Qik – a new software application which can be downloaded onto your phone – allows for real-time web streaming of whatever you’d like to capture. This means that anyone else can see exactly what you see as it is happening. The software is being ported for different platforms and will soon be available for the iPhone. I think that it’s a neat tool that can be used to get people to a certain location to promote a grassroots movement or to simply see something fascinating or unique.
I’m sure there will be future functionality to alert individuals when their peers are currently posting a new stream so that they can tune in. With an increasing number of web-enabled cell phones, they won’t need to run to the nearest desktop or laptop machine – they can just connect to the Internet and watch the stream on their handheld device and then make a decision if they want to go personally check it out. Furthermore, with optics continuing to improve and flash media capacities and data speeds continuing to increase on cell phones, we will soon have clear, non-jittery streams to watch.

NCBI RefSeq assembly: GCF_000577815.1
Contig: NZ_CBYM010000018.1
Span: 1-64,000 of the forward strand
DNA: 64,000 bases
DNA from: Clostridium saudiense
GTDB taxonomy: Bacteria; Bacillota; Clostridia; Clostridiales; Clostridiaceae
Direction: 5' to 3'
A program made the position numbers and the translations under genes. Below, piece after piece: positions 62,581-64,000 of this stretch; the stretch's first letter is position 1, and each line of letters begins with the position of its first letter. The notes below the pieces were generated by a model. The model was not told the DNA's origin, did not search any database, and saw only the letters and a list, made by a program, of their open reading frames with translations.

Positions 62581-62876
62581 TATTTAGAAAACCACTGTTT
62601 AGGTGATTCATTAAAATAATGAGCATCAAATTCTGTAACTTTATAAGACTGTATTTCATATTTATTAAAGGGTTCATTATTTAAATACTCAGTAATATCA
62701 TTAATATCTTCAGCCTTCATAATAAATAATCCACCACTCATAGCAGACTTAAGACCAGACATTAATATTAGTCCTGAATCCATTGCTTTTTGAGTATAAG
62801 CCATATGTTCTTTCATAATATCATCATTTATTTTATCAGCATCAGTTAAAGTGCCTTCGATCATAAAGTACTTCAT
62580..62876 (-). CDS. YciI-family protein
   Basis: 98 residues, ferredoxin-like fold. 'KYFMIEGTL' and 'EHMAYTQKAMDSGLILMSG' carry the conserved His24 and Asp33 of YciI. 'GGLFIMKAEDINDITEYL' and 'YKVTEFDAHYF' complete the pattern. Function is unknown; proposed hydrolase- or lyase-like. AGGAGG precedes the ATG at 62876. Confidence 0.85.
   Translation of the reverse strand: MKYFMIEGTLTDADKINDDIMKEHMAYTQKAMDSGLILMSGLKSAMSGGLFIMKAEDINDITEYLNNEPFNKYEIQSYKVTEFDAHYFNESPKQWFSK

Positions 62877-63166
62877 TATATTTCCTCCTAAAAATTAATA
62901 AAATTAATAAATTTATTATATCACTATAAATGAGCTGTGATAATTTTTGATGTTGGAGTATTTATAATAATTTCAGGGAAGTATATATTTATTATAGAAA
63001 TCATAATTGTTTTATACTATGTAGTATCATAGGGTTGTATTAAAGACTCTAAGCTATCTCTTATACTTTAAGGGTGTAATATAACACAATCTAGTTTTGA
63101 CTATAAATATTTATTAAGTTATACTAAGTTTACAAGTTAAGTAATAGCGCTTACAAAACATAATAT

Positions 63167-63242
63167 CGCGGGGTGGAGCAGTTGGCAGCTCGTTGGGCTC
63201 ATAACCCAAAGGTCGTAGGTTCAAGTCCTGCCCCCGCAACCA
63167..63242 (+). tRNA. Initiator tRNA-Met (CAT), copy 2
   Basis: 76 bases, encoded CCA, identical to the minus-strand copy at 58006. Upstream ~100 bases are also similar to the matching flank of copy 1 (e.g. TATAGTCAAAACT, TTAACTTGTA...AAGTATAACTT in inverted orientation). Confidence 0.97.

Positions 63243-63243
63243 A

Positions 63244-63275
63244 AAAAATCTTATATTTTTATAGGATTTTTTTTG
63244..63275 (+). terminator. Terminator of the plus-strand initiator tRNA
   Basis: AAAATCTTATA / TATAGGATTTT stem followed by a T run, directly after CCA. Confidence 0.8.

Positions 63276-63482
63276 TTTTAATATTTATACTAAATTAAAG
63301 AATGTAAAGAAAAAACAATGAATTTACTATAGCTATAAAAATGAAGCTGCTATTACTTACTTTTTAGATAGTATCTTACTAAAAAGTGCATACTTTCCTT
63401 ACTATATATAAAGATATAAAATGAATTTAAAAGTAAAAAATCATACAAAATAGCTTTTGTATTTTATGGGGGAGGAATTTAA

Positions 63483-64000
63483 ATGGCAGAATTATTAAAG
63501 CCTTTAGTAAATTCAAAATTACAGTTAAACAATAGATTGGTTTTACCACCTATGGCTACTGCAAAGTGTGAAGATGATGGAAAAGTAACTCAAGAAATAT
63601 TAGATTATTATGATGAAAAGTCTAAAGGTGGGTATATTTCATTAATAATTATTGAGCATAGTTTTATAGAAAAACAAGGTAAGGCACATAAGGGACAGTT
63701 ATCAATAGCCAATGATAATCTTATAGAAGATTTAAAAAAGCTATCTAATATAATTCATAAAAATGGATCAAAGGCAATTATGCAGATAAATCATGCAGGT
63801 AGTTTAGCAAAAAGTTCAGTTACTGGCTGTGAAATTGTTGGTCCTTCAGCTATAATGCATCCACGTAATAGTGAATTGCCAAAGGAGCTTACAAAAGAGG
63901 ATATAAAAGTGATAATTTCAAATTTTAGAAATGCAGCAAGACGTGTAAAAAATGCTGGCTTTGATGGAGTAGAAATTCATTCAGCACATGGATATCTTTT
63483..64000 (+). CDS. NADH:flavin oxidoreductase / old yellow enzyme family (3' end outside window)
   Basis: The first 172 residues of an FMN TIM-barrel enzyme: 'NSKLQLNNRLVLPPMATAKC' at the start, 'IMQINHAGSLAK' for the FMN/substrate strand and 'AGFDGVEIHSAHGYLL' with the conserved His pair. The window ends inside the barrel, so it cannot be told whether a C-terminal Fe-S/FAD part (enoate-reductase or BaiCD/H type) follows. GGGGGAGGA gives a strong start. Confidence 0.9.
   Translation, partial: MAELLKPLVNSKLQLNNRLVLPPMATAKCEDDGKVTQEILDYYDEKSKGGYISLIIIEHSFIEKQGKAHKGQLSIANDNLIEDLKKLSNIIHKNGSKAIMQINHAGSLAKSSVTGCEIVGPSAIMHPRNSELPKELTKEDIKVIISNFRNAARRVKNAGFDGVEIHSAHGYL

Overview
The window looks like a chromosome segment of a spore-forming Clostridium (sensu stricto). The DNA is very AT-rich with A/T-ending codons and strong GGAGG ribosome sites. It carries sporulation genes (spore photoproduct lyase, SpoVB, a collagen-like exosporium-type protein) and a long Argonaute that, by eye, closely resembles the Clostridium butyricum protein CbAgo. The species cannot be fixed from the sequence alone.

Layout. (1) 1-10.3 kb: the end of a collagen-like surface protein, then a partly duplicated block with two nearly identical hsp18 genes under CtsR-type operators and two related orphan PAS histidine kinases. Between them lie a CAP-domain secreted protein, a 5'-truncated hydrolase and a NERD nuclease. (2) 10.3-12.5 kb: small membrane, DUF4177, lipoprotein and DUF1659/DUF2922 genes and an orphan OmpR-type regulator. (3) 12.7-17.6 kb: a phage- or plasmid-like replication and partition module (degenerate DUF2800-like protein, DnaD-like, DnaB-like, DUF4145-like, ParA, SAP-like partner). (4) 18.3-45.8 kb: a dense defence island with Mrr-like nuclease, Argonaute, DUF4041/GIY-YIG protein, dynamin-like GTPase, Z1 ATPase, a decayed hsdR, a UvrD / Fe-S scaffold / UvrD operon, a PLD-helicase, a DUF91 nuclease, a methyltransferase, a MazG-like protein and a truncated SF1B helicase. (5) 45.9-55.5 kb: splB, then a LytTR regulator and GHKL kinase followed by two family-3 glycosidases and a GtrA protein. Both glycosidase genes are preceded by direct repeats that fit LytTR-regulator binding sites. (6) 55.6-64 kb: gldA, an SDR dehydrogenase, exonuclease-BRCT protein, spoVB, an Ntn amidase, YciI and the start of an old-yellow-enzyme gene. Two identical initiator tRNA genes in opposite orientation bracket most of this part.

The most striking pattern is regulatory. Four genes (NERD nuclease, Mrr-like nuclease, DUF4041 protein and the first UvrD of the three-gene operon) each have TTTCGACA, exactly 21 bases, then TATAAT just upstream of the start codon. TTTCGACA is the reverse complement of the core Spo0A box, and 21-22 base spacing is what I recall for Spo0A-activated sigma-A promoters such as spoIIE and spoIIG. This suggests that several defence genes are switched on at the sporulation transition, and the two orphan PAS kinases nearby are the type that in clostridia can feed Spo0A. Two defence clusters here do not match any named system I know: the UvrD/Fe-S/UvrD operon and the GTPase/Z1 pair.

As with any new communications technology, though, the potential for abuse is rife. For example, an unsuspecting student can be tricked into saying or doing something he wouldn’t normally do while his behavior is video recorded and broadcasted to distant peers tuning in. Though a stretch, blackmail and extortion can also happen in this setting, with a kid being bullied into compliance under the threat of being “outed” or publicly humiliated through this real-time video streaming. Gang violence or riots can also be mobilized as the beginnings of fistfights or looting can be broadcasted to summon friends to come and participate. These are just a few examples; I’m sure there are more.